Emine Guven

Date of Graduation


Document Type


Degree Type



Eberly College of Arts and Sciences



Committee Chair

Adam M Halasz

Committee Co-Chair

Harvey Diamond

Committee Member

Jeremy S Edwards

Committee Member

Hong Jian Lai

Committee Member

Adrian Tudorascu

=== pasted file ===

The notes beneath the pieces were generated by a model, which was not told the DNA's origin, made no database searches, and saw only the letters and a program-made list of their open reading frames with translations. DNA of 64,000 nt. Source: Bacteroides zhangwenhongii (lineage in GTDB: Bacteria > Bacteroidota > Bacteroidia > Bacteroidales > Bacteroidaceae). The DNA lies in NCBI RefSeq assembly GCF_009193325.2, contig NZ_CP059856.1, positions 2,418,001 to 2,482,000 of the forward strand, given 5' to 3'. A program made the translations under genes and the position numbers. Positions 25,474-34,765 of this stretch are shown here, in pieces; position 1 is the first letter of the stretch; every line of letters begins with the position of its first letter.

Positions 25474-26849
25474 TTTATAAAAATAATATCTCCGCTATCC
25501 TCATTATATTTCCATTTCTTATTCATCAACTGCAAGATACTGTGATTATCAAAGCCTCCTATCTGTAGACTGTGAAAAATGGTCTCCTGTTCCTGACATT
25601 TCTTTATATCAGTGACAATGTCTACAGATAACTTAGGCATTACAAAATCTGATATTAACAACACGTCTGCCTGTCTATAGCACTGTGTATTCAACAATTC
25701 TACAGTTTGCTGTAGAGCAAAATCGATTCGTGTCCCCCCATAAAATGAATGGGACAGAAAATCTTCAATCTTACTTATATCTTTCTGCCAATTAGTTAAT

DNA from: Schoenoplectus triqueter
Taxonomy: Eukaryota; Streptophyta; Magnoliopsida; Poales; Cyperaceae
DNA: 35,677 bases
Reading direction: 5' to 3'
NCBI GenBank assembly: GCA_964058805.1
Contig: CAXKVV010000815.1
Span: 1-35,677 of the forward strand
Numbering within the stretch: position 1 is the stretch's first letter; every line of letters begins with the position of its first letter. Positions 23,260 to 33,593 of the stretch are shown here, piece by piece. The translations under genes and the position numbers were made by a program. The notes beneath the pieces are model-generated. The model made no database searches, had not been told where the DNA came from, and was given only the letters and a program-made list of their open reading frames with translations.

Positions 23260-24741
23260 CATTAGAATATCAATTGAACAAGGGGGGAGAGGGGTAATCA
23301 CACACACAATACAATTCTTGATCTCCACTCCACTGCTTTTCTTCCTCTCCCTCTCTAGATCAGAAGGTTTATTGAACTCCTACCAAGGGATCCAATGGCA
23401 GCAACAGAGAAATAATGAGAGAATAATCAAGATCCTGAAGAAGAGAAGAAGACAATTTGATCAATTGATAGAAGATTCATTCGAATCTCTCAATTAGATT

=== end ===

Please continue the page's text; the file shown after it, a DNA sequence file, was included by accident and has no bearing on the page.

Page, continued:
Membrane receptors are specialized membrane-bound proteins that facilitate communication be- tween the intracellular and extracellular membrane. They control signal initiation in many im- portant cellular signaling pathways. Cell signaling (or signal transduction) provides the logical inputs individual cells need in order to perform their role in the context of the organism. Signal- ing molecules such as hormones, neurotransmitters or growth factors, are secreted by cells in the organism as a result of certain conditions; the cells receiving the signal change (or maintain) their state in response to the signaling input. The incoming information is processed and the response is formulated by a complex bio-molecular network.;For many ligand / receptor families, receptor dimerization or cross-linking is a necessary step for activation, making signaling pathways sensitive to the distribution of receptors in the membrane. Microscopic imaging and modern labeling techniques reveal that certain receptor types tend to co-localize in clusters. The origin of these clusters is not well understood; they are likely not the result of chemical binding, but of a pre-existing micro-domain structure of the membrane. In this work, we analyze a set of micrographs resulting from a study of vascular endothelial growth factor (VEGF) receptor. VEGF is a protein that is involved in the process of the growth and maintenance of blood vessels. The micrographs represent static snapshots of VEGF receptors. They are obtained by fixing the cells from a cell culture, separating their cell membrane, and then labeling the receptors with nano-gold particles. The samples are then imaged by high-resolution transmission electron microscopy (TEM).;The first part of the work presented here consists of characterizing the two dimensional point di- stirbutions obtained by identifying the location of the labelled receptor particles. We first applied a number of statistical tests used to establish whether the distributions are consistent with random placement, and whether clustering was present. After establishing the presence of clustering in vir- tually all images, we proceeded to separate the points in each image into clusters using hierarchic distance based clustering. This method relies on a characteristic length scale that is not a priori identified. Building on previous work, we developed a more refined approach to the identification of an optimal length parameter. We implemented this approach to cluster identification as well as a procedure that assigns a geometric shape to each cluster, in computer script that performs all of these analyses for a set of files. Using the analysis pipeline, we processed approximately 80 images that were available and summarized a number of image parameters, measures of clustering, as well as distributions of cluster sizes.;The second part of the dissertation aims to develop and validate a stochastic model of clustering, based on the hypothesis of pre-existing domains that have a high affinity for receptors. The proxi- mate objective is to clarify the mechanism behind cluster formation, and in the longer perspective, to estimate the effect on signaling. We showed that the observed particle distribution results were consistent with the random placement of receptors within the clusters and, to a lesser extent, the random placement of the clusters on the cell membrane. We then defined a simple statistical model, based on the pre-existing domain hypothesis, to predict the probability distribution of cluster sizes.;The model parameters can be identified by fitting to the experimentally derived cluster size distri- butions. Using a Metropolis-Hastings algorithm, we found that the majority of the images (close to 75%) could be fit individually. The remaining images exhibited large scale features that were not meant to be captured in the model. The global fit of the 60 images with a single model pa- rameter set was less successful. We obtained better results by separating the images into groups using k-means clustering, and then performing global fits to each group taken separately. The bi- ological significance of these emerging groups is not clear at the moment; however, the process yielded sets of parameter values that can readily be used in dynamical calculations as estimates of the quantitative characteristics of the clustering domains.